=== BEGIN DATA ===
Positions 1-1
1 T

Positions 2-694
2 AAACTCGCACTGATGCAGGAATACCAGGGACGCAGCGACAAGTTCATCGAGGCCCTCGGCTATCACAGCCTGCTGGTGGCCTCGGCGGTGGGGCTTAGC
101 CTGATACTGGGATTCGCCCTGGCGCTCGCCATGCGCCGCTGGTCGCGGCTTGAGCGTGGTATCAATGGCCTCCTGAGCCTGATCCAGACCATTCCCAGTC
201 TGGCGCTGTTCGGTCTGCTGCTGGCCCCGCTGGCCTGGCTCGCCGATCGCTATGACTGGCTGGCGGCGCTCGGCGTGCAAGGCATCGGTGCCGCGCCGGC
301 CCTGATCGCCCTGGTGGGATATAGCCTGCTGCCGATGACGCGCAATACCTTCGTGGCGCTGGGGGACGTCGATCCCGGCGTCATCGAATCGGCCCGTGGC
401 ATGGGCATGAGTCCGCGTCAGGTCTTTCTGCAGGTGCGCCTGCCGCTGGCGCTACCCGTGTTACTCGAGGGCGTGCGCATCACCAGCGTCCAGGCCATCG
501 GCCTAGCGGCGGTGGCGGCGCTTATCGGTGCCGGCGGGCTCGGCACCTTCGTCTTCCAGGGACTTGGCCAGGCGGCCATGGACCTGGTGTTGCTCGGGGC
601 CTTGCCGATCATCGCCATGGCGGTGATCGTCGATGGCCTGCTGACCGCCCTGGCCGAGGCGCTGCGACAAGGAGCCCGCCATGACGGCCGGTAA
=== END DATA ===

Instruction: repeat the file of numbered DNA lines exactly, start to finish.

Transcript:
Positions 1-1
1 T

Positions 2-694
2 AAACTCGCACTGATGCAGGAATACCAGGGACGCAGCGACAAGTTCATCGAGGCCCTCGGCTATCACAGCCTGCTGGTGGCCTCGGCGGTGGGGCTTAGC
101 CTGATACTGGGATTCGCCCTGGCGCTCGCCATGCGCCGCTGGTCGCGGCTTGAGCGTGGTATCAATGGCCTCCTGAGCCTGATCCAGACCATTCCCAGTC
201 TGGCGCTGTTCGGTCTGCTGCTGGCCCCGCTGGCCTGGCTCGCCGATCGCTATGACTGGCTGGCGGCGCTCGGCGTGCAAGGCATCGGTGCCGCGCCGGC
301 CCTGATCGCCCTGGTGGGATATAGCCTGCTGCCGATGACGCGCAATACCTTCGTGGCGCTGGGGGACGTCGATCCCGGCGTCATCGAATCGGCCCGTGGC
401 ATGGGCATGAGTCCGCGTCAGGTCTTTCTGCAGGTGCGCCTGCCGCTGGCGCTACCCGTGTTACTCGAGGGCGTGCGCATCACCAGCGTCCAGGCCATCG
501 GCCTAGCGGCGGTGGCGGCGCTTATCGGTGCCGGCGGGCTCGGCACCTTCGTCTTCCAGGGACTTGGCCAGGCGGCCATGGACCTGGTGTTGCTCGGGGC
601 CTTGCCGATCATCGCCATGGCGGTGATCGTCGATGGCCTGCTGACCGCCCTGGCCGAGGCGCTGCGACAAGGAGCCCGCCATGACGGCCGGTAA